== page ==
'T is no long, weary road its form to visit;

For thou canst make it smile beside thy door; —
Then love the beautiful.

3. Ay, love it; 't is a sister that will bless,

And teach thee patience when the heart is lonely;
The angels love it, for they wear its dress;
And thou art made a little lower only ; —
Then love the beautiful.

4. Sigh for it, — clasp; it when't is in thy way!

Be its idolater * as of a maiden!

* fcdol'a-fer, a worshiper of idols, or one who worships as a deity that which is not IVil. It here means an adorer or a great admirer.

Thy parents bent to it, and more than they; —
Be thou its worshiper. Another Eden*
Comes with the beautiful.

5. Some boast its presence in a Grecian face; f •

Some, on a favorite warbler of the skies;
But be not fooled; where'er thine eye might trace,
Seeking the beautiful, it will arise ; —

Then seek it everywhere.

6. Thy bosom is its mint; the workmen are

Thy thoughts ; and they must coin for thee believing.
The beautiful exists in every star;

Thou mak'st it so, and art thyself deceiving
If otherwise thy faith.

7. Thou seest beauty in the violet's cup; —

I'll teach thee miracles! Walk on this heath,
And say to the neglected flower, "Look up,
And be thou beautiful!" If thou hast faith,
It will obey thy word.

8. One thing I warn thee: bow no knee to gold;

Less innocent it makes the guileless tongue;
It turns the feelings prematurely old 5

And they who keep their best affections young,
Best love the beautiful.

Questions. — What Is the subject of this lesson? 2-7. What, and where, Is the beautiful? What is meant by idolater? What, by Eden? What, by Grecian face? 8. What caution is here given? 8. Why? 8. Who best love the beautiful ? —Whs/ Inflection is required on the first, second, fourth, and fifth lines in the Jirst stanza? Why? What on beautiful, in the first line of the second stanza? Why? &c, &c.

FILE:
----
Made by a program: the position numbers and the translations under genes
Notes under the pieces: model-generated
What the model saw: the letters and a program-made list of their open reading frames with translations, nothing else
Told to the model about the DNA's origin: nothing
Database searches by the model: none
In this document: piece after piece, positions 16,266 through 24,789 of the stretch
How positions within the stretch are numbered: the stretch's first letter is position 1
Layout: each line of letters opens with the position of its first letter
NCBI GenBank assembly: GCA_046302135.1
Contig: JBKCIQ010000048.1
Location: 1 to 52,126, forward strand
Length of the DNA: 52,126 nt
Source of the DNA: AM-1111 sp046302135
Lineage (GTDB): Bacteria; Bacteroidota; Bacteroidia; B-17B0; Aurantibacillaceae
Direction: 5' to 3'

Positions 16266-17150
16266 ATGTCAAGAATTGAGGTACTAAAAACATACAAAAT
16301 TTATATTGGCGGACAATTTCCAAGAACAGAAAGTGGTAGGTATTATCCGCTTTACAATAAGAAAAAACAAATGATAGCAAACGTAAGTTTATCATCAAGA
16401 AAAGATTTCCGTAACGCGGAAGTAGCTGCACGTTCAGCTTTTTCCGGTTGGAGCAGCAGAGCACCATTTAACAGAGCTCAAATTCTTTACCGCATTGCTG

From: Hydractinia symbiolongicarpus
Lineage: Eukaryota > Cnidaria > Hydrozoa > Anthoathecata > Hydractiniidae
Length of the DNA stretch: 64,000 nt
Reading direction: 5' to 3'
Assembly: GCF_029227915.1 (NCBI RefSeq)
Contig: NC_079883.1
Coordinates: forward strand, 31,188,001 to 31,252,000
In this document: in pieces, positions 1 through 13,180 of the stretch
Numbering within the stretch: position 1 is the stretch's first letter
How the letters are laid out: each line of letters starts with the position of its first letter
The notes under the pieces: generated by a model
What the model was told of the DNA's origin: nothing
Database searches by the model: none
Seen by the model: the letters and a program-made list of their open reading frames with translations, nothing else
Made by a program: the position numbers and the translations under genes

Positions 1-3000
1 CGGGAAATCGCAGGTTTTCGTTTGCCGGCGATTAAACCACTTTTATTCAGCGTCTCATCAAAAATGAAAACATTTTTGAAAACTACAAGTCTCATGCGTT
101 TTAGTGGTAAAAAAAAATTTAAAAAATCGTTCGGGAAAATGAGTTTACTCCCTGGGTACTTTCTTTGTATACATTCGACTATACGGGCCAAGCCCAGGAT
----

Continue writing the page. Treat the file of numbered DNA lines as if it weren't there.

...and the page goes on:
* E'den. Allusion is here made to the beautiful garden In which Adam and Eve were placed by God himself. See Genesis, chap. 2, from the 8th to the 23d verse inclusive.

t Gre'cian face. The ancient Grecians were distinguished for their symmetry and beauty, many proofs of which may be seen in those exquisite specimens of statuary which have been handed dowu to us as the Iteau ideal of the Grecian form.

LESSON VII./7

3. Po'li-agb, leares on trees.

8. Lux-u'ri-ant, exuberant In growth.

5. Ac'id, sour to the taste, sharp,

5. Ac-cus'tOM-sd, being familiar by use.

6. Scr-sist', to live, to exist.

7. Ier-cis'ions, gashes cut into a substance. 7. Prej'u-dic-es, prepossessions.

; 7. TiAns-plANT'En, remored and planted In another place.

8. Del'i-ca-ct, what delights the taste.

9. Lux'u-rt, any delicious food.

9. Sobsti-tcti, a person or thing put In

the place of another.
10. Rs-souac'es, means of support.

Errors. — Frfiit for fruit; a-bund'unce for a-bund'ance; O-tu1 for o'yal ; coyWng for coy'er-ing; ya'rous for ya'rt-ous.

THE BREAD-FRUIT-TREE. — Parley's Magazine.

1. In our country, we do not need bread-fruit; nor, if we took a fancy to it, would it grow in our climate. We already have a plenty of all kinds of bread.

2. But this tree and its fruit are considered a great blessing iri the islands of the Pacific Ocean; and it grows in great abundance at Tahiti, or Otaheite,* — one of the Society Islands.f